One often overlooked recommendation of the report was for an expansion of police surveillance in order to better deal with further unrest. The Commission recommended that:

police departments…develop means to obtain adequate intelligence for planning purposes…An intelligence unit staffed with full-time personnel should be established to gather, evaluate, analyze, and disseminate information on potential as well as actual civil disorders…It should use undercover police personnel and informants.

The Law Enforcement Assistance Administration released federal funding for local police forces in response.


President Lyndon B. Johnson, who had already pushed through the Civil Rights Act and the Voting Rights Act, ignored the report and rejected the Kerner Commission’s recommendations. In April 1968, one month after the release of the Kerner report, rioting broke out in more than 100 cities following the assassination of civil rights leader Martin Luther King, Jr.

To mark the thirtieth anniversary of the Kerner Report, the Eisenhower Foundation sponsored two complementary reports, The Millennium Breach and Locked in the Poorhouse. The Millennium Breach, co-authored by former Senator and Commission member Fred R. Harris, found the racial divide had grown in the subsequent years with inner-city unemployment at crisis levels.

The Millennium Breach found that most of the decade that followed the Kerner Report, America made progress on the principal fronts the report dealt with: race, poverty, and inner cities. Then progress stopped and in some ways reversed by a series of economic shocks and trends and the government’s action and inaction.

Harris reported, “Today, thirty years after the Kerner Report, there is more poverty in America, it is deeper, blacker and browner than before, and it is more concentrated in the cities, which have become America’s poorhouses.”


Conservative critics of the Kerner Report argue that the basis and findings of the report are deeply flawed. They contend that the report exonerates rioters for their behavior and places the blame for their actions on the larger society. The notion that racism created pathological social conditions that lead to the eruption of racial riots, as the Kerner Commission argued, was not supported by the findings of many uncited sociologists. The major riots took place in cities where Blacks experienced the least racism; although Los Angeles, Newark, and Detroit were certainly not without racism, it did not compare with that in the deep South. This last point, however, that it is in the South where “true racism” existed (in past tense) is a myth itself, created to absolve the North of its subtle and continuing racism.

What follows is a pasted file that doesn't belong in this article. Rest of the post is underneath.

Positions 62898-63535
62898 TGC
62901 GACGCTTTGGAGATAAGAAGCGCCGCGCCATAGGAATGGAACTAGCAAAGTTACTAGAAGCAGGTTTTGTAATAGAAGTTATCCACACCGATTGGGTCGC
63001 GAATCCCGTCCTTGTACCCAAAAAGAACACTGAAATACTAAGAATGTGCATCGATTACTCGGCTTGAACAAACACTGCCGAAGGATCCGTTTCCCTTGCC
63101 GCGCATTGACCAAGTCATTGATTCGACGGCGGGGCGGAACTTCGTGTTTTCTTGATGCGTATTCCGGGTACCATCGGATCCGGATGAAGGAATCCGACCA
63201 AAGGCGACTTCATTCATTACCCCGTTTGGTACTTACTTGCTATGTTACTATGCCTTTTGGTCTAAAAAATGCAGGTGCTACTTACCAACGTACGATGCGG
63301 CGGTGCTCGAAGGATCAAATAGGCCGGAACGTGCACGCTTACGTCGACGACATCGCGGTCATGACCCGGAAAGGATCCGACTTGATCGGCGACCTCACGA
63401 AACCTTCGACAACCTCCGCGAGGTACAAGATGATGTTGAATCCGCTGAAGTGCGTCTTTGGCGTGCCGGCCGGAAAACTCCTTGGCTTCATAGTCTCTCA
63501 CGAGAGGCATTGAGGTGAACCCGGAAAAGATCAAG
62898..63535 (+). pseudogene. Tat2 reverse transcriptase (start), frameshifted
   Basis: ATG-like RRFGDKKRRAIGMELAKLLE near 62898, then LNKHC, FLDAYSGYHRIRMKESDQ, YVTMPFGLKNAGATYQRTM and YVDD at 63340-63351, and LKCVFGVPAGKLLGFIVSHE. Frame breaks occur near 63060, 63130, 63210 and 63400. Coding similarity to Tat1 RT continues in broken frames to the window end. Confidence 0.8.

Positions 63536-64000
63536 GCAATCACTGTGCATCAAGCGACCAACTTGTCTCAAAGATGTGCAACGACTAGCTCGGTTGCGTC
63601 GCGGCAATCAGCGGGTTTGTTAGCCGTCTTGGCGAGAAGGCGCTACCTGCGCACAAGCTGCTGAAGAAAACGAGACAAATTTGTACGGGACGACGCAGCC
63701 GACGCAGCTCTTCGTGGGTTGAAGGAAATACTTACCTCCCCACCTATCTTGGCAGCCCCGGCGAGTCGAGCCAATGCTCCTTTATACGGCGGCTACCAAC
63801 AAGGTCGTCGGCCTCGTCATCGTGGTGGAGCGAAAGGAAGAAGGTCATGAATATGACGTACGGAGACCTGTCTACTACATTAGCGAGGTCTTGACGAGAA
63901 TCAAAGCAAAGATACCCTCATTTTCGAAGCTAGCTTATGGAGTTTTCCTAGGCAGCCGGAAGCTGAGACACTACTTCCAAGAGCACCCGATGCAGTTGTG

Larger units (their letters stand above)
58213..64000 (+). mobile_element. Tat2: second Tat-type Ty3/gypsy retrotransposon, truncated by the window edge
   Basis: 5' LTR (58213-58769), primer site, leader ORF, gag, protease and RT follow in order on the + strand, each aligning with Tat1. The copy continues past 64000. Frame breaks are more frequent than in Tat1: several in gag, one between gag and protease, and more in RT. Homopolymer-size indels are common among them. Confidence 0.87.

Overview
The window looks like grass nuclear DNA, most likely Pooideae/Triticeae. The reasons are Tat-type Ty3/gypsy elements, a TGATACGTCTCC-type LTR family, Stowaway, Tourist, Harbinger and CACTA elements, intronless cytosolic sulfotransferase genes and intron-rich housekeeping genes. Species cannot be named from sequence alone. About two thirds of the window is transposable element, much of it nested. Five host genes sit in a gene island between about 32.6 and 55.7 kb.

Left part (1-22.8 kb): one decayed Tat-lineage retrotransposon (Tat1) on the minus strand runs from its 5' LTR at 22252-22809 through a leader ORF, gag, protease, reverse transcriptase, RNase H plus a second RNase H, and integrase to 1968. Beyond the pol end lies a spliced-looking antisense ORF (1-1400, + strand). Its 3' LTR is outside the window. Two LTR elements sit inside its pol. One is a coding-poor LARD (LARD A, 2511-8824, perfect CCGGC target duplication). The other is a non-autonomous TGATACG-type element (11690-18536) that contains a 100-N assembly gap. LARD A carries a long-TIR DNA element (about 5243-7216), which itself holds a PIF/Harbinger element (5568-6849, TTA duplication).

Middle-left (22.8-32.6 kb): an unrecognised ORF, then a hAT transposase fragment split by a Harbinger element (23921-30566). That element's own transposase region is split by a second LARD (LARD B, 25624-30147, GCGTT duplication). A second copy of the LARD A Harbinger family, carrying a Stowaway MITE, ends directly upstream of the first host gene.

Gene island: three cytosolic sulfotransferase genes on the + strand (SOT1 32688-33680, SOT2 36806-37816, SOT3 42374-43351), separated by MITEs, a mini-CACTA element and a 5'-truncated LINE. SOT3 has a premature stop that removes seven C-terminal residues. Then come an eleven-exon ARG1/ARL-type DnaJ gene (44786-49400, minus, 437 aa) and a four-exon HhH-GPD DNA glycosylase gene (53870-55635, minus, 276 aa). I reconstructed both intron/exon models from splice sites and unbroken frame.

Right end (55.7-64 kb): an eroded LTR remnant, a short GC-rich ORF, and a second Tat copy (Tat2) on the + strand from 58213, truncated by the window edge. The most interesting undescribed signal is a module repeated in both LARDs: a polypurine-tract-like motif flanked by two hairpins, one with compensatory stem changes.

Abraham H. Miller, who won a Pi Sigma Alpha Award from the Western Political Science Association for his statistical refutation of some of the Commission’s data analysis, stated, “There is considerable reason for rejecting the sociological and popular cliché that absolute or relative deprivation and the ensuing frustration or despair is the root cause of rebellion.”

At a 1998 lecture commemorating the 30th anniversary of the report, Stephan Thernstrom, a history professor at Harvard University, stated,

“Because the commission took for granted that the riots were the fault of white racism, it would have been awkward to have had to confront the question of why liberal Detroit blew up while Birmingham and other Southern cities — where conditions for blacks were infinitely worse — did not. Likewise, if the problem was white racism, why didn’t the riots occur in the 1930s, when prevailing white racial attitudes were far more barbaric than they were in the 1960s?”

Critics of the report also attribute the cause of the riots to the size of the black community where the eruption occurred and the failure of the police force to respond swiftly and adequately.